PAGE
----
Animated Life's Paper Puppets Show How the Arctic Inspired Pangea

The latest installment of Animated Life, a series of animations by Flora Lichtman and Sharon Shattuck chronicling major scientific discoveries from inspiration to acceptance, is about Alfred Wegener and his then-controversial ideas about Pangea and continental drift.


In this paper-puppet documentary short, Lichtman and Shattuck shine a light on three themes of discovery. First, that outsiders can contribute a lot. As they write in The New York Times:

In this film, we celebrate Alfred Wegener, who studied astronomy, worked as an atmospheric physicist, and seemed happiest exploring Greenland on grueling multiyear expeditions. How did someone with no training in geology come up with a theory that is now central to earth science? The historian Mott Greene, author of the forthcoming book "Alfred Wegener: Science, Exploration and the Theory of Continental Drift," reminds us that many great discoveries in science were made by outsiders to a given scientific field. Louis Pasteur was a crystallographer; Darwin, a geologist.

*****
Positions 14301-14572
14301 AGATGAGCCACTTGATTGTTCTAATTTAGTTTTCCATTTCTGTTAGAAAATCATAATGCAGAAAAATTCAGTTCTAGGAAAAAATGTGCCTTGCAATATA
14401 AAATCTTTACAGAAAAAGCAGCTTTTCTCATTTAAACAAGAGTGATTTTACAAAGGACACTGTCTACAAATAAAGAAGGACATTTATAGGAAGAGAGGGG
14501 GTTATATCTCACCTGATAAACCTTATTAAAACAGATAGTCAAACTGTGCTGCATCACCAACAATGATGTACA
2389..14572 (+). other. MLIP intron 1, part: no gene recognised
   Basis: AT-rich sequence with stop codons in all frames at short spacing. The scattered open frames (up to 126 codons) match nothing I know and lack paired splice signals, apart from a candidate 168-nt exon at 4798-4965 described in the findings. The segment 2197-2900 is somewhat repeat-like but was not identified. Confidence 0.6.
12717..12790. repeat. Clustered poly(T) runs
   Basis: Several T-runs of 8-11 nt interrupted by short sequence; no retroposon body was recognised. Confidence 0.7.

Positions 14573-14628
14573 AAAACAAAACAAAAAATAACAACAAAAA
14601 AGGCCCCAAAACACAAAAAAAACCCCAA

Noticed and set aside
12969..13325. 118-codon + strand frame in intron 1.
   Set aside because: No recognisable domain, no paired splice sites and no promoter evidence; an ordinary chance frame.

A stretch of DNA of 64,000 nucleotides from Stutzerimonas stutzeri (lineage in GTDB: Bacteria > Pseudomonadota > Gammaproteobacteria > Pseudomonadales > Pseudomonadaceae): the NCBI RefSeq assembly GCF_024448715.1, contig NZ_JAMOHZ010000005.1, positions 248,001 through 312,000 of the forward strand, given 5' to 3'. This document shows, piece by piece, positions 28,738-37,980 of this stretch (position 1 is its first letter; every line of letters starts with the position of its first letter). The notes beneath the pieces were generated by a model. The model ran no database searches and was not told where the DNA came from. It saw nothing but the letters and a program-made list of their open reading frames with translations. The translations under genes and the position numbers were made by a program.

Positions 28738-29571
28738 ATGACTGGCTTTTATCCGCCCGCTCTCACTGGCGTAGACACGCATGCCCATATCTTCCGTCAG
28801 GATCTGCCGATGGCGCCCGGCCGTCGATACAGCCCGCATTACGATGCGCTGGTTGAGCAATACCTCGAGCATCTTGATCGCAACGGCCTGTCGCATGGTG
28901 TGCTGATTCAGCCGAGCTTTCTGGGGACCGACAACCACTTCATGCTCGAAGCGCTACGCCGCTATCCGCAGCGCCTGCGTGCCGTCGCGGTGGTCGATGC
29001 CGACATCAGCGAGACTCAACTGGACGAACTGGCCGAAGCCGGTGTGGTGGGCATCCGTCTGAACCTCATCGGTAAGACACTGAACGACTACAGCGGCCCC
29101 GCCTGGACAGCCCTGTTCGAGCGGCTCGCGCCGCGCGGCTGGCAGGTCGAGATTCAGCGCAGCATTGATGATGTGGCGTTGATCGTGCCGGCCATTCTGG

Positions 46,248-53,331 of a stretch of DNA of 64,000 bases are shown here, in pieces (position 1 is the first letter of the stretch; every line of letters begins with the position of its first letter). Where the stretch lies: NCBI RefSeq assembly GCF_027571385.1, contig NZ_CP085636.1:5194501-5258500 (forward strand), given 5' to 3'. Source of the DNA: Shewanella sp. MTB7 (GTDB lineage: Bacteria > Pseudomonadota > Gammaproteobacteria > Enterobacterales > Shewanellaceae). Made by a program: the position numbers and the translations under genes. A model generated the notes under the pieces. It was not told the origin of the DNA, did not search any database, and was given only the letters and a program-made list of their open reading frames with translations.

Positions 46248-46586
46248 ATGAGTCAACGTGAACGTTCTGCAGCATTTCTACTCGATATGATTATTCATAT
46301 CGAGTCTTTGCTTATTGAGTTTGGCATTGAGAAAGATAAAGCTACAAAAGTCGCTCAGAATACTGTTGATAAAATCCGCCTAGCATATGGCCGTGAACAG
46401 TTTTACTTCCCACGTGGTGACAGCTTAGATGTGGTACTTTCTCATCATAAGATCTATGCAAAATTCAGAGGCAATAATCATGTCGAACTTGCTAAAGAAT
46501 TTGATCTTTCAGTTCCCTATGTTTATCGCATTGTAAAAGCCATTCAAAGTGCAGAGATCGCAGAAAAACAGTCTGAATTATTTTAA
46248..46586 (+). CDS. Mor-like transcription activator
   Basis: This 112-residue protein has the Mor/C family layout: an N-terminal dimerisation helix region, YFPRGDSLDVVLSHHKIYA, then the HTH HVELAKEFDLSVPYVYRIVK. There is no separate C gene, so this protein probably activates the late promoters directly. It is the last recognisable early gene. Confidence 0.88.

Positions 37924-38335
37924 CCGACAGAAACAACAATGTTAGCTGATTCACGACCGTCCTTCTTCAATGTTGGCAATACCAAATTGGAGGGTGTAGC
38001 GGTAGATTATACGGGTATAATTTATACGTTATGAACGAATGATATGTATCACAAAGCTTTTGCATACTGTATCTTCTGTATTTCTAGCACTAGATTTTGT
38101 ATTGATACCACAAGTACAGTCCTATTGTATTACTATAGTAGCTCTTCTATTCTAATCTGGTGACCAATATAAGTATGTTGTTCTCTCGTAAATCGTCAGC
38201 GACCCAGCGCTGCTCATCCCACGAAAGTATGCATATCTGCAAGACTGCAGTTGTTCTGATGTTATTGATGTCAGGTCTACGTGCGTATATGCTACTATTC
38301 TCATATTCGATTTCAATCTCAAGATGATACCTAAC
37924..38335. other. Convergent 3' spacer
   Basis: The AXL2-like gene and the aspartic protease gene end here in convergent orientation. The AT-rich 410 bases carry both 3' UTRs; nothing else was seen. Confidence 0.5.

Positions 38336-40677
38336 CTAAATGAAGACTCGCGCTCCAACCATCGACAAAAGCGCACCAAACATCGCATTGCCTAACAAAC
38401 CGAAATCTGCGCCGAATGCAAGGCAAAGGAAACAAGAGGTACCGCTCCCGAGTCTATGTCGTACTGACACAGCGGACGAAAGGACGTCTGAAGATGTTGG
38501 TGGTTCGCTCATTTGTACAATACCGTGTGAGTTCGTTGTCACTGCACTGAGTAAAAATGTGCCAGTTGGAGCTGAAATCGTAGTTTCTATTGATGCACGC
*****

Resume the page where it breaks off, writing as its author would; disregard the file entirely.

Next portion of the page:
Second, that vindication is by no means a guarantee. Wegener's ideas were initially met with resistance by the fields that he was an outsider in. It wasn't until after his death that plate tectonics took off and vindicated his observations.

And third, that even a major contributor can be wrong. The short points out that Wegener was really only right that continents were moving. He was wrong about how it happened and about how fast it was occurring. And yet, if he hadn't put his conception of continental drift into the world, it may have taken much longer for scientists to investigate just how the continents were moving.

As usual, the animation is charming and educational.